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A Vermont mom called police to talk to her son about stealing. He ended up handcuffed and sedated

A Vermont mother wanted to teach her then-14-year-old son a lesson after he came home with electronic cigarettes he stole from a gas station. So she called the police.

What happened next that evening in May 2021 is the basis for a lawsuit by the mother alleging that Burlington police used excessive force and discriminated against her unarmed son, who is Black and has behavioral and intellectual disabilities.

After he failed to hand over the last of the stolen e-cigarettes, two officers physically forced him to do so, then Cathy Austrian’s son was handcuffed and pinned to the ground as he screamed and struggled, according to a civil lawsuit filed Tuesday and police body-camera video shared with The Associated Press by the American Civil Liberties Union of Vermont.

The teen eventually was injected with ketamine, a sedative, then taken to a hospital, according to the lawsuit and video.

“The police chose to respond to my son with unprovoked violence and use of force, when they could and should have followed their own procedures and used safe, supportive methods,” Austrian said in a statement provided by the ACLU of Vermont, which is representing her case.

The ordeal underscores the need for sufficient police training in dealing with people with disabilities and mental health challenges, and raises questions about whether police are best suited to respond to such situations, advocates say. A growing number of U.S. communities are responding to nonviolent mental health crises with clinicians and EMTs or paramedics, instead of police.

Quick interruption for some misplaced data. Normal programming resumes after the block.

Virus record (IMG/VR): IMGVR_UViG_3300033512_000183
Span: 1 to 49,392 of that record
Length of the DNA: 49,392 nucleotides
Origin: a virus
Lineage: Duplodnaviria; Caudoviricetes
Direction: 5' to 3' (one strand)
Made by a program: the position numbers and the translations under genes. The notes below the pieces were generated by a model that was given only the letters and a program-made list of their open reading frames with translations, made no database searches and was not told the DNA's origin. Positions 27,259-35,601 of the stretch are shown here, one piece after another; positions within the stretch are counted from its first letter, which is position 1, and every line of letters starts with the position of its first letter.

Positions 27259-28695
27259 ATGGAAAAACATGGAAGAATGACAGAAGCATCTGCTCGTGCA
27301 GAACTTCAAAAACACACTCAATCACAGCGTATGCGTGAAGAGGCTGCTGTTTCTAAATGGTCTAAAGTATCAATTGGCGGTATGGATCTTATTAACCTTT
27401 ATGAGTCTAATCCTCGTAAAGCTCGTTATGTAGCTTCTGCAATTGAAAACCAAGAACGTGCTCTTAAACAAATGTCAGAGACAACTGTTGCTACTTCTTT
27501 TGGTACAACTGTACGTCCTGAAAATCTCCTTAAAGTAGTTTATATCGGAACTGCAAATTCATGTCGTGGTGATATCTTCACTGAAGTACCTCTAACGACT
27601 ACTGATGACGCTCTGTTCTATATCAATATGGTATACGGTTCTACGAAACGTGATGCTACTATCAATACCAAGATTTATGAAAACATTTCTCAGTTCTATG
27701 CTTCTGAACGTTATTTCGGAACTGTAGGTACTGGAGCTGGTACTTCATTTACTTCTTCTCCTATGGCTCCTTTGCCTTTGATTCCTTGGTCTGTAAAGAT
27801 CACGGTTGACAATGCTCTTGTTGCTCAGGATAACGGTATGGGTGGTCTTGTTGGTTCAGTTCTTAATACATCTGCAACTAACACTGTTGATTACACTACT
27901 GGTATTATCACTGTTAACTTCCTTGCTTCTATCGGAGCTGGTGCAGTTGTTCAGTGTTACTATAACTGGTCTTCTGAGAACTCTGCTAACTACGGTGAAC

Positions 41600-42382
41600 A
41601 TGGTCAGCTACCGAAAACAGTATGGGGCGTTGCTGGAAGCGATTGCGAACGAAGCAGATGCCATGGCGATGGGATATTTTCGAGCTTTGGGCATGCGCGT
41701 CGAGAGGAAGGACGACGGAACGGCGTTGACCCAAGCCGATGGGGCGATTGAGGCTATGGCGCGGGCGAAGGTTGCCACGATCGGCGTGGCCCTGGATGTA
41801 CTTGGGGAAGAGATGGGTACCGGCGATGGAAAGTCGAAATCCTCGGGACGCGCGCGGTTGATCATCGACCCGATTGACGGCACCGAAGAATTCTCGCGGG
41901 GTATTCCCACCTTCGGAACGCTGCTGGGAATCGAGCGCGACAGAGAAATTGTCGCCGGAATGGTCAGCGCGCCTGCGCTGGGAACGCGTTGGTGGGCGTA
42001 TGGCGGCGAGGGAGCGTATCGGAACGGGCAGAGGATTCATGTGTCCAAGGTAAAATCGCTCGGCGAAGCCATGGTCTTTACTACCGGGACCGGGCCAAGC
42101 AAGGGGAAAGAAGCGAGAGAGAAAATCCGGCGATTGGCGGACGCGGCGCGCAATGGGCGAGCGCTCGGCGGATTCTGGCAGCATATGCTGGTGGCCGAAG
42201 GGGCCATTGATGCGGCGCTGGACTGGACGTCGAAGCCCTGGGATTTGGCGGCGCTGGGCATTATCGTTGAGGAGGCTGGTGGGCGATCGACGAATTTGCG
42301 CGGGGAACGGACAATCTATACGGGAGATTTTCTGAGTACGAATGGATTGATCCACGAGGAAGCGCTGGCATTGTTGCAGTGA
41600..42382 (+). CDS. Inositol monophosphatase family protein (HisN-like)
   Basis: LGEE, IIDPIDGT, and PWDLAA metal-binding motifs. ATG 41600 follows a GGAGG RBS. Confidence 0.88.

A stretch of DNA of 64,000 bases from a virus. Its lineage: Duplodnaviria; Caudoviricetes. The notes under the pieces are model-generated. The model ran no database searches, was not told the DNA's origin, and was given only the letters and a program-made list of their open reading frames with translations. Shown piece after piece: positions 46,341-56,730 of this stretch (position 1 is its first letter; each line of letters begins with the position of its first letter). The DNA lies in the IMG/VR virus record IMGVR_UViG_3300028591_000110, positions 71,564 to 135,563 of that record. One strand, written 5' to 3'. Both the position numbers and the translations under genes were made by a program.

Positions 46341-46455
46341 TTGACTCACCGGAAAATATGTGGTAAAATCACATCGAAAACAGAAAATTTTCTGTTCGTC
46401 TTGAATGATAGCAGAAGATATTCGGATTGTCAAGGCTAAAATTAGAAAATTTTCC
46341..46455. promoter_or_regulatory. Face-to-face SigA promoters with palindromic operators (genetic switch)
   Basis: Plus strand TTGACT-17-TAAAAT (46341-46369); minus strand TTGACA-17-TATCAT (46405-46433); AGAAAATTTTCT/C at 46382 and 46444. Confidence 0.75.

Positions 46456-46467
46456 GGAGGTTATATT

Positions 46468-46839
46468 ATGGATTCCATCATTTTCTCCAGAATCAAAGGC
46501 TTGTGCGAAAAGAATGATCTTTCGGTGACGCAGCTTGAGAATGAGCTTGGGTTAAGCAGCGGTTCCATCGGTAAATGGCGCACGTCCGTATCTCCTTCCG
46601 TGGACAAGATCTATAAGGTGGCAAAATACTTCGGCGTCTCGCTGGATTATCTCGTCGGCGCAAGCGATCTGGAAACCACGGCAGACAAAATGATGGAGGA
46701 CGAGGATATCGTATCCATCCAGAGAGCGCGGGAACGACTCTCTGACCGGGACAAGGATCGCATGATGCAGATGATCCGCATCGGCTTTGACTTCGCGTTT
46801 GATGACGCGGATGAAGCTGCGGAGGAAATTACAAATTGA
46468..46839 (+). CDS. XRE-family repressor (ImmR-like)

Burlington police officers had visited the home before and were aware of the teen's disabilites, the lawsuit says. Austrian fostered the child, who had developmental and intellectual disabilities like his birth mother, since he was 5 months old and adopted him at age 2, according to the lawsuit.

The Associated Press generally doesn't identify minors who are accused of crimes or who are witnesses to them.

Body-camera video shows two officers talking calmly to the teen, who is sitting on a bed. His mother tells him to cooperate; she goes through drawers and finds most of the remaining e-cigarettes and tries to get the last one from him.

Officers say if he turns the e-cigarettes over, they'll leave and he won't be charged. He doesn't respond. After about 10 minutes, the officers move in to forcibly remove the last of the e-cigarettes from his hand by pulling his arms behind his back and pinning the 230-pound teen against the bed.

Adante Pointer, a civil rights attorney in the San Francisco Bay area, said officers were doing the appropriate thing at first — discussing consequences and trying to establish rapport.

"The turning point in this chain of events is when officers decided to go hands-on,” said Pointer, who watched the video but isn't connected to the case.

“There wasn't any urgency here, there wasn't any emergency where they had to force physical confrontation,” said Pointer, who noted the teen was contained in a room with his mother and wasn't a violent felon trying to flee.

The lawsuit seeks punitive damages against the city and monetary damages and relief for the teen. It also seeks an order for the city to accommodate people with disabilities in policing interactions, including implementing officer training and modifying policies on ketamine use.